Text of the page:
Note that your exam

          • by lawpoop (604919)

            Because a hate crime is not just a crime against the victim. It's intended to affect the class of poeple that the victim belongs to.

            When the Klan burns a cross on a black family's lawn, or a gang beats up an apparently gay man on the street, they are not just tyring to harm their victims. They are threatening and intimidating all black homeowners in that area, or gay people going about their daily lives.

            It's terrorism, plain and simple, against a class of people. The victim is just an exam

        • by Curunir_wolf (588405) on Tuesday March 31, 2009 @11:38PM (#27411869) Homepage Journal

          Perhaps I'll stop with my anti-Republicanism when they stop actively fighting my self interest.

          If they want me to stop hating them perhaps they should stop fighting hate crimes legislation and preventing me from having all of my rights.

          Meaning that your rights are better the somebody else's because you're in some "special" group. So if you get assaulted your assailant should be punished more than if you assault them. Yea, I get your issue with them, there.

          Perhaps they should acknowledge that as a citizen, one that pays taxes no less, that I should have an equal amount of freedom.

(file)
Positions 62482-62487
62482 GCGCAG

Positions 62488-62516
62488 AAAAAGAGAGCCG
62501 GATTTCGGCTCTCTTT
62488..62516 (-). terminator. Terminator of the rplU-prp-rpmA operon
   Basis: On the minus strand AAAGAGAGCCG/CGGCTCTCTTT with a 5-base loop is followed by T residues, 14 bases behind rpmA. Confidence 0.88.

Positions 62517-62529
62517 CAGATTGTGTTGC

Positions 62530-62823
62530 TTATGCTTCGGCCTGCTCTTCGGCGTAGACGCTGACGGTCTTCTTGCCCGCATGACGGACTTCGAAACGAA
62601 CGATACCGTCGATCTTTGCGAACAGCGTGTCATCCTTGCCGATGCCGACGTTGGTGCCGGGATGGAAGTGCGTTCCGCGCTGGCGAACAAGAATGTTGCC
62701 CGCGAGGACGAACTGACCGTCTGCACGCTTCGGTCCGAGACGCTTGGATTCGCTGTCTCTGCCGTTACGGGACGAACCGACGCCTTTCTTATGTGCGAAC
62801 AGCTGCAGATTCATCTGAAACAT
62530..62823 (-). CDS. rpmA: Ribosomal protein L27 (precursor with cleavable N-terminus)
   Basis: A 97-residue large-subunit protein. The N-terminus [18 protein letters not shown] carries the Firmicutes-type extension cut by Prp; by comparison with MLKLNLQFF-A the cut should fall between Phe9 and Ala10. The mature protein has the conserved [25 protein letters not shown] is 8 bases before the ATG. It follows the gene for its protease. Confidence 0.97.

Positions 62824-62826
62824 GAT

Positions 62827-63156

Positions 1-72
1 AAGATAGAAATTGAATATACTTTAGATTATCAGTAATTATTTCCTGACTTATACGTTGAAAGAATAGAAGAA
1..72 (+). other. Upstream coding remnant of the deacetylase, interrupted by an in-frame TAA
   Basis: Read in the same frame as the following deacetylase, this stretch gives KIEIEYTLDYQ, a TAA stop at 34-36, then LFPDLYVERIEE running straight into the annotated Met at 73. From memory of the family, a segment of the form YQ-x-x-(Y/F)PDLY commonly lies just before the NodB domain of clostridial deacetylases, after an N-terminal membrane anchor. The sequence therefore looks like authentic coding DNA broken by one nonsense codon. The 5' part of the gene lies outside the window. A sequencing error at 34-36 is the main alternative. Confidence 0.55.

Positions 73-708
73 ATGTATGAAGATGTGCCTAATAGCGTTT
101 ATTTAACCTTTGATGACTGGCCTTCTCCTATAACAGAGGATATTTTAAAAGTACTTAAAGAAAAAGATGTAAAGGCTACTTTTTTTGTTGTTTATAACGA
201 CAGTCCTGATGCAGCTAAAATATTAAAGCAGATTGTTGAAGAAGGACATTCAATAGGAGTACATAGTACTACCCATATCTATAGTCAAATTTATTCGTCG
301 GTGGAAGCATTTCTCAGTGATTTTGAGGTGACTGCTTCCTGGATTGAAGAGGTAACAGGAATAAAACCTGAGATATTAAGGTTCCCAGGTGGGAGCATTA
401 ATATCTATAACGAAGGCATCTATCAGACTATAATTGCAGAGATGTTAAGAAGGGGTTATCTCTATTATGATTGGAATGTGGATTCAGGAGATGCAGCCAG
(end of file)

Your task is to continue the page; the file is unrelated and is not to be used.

That's funny, it sounded like you just said you wanted a greater amount of freedom than somebody else - my mistake, I guess. Wait - what's that "hate crimes" legislation that you want all about again?

          But then again, we could just pretend like the party doesn't have some incredibly anti-American policies. Perhaps we could then force it into a dogma because clearly people's own self interest must be dogma.

          Dogma? Self interests? You lost me. What is it the Republicrats - err, I mean the Republicans doing to you again?

          I think it's vaguely ironic that you can't comprehend that people might hate the Republican party on it's merits without being strict partisans.

          What's ironic is that you don't seem to be able to articulate anything specific that you think is bad about that party in particular.

          • by Improv (2467)

            Perhaps I'll stop with my anti-Republicanism when they stop actively fighting my self interest.

            If they want me to stop hating them perhaps they should stop fighting hate crimes legislation and preventing me from having all of my rights.

            Meaning that your rights are better the somebody else's because you're in some "special" group. So if you get assaulted your assailant should be punished more than if you assault them. Yea, I get your issue with them, there.

            No, the rights are the same, but not all assaults are the same. There are social issues - assaults that are based on enduring hatred of some traditionally weaker parts of society deserve special attention. Intent of an attack is a big part of consideration in how justice systems work.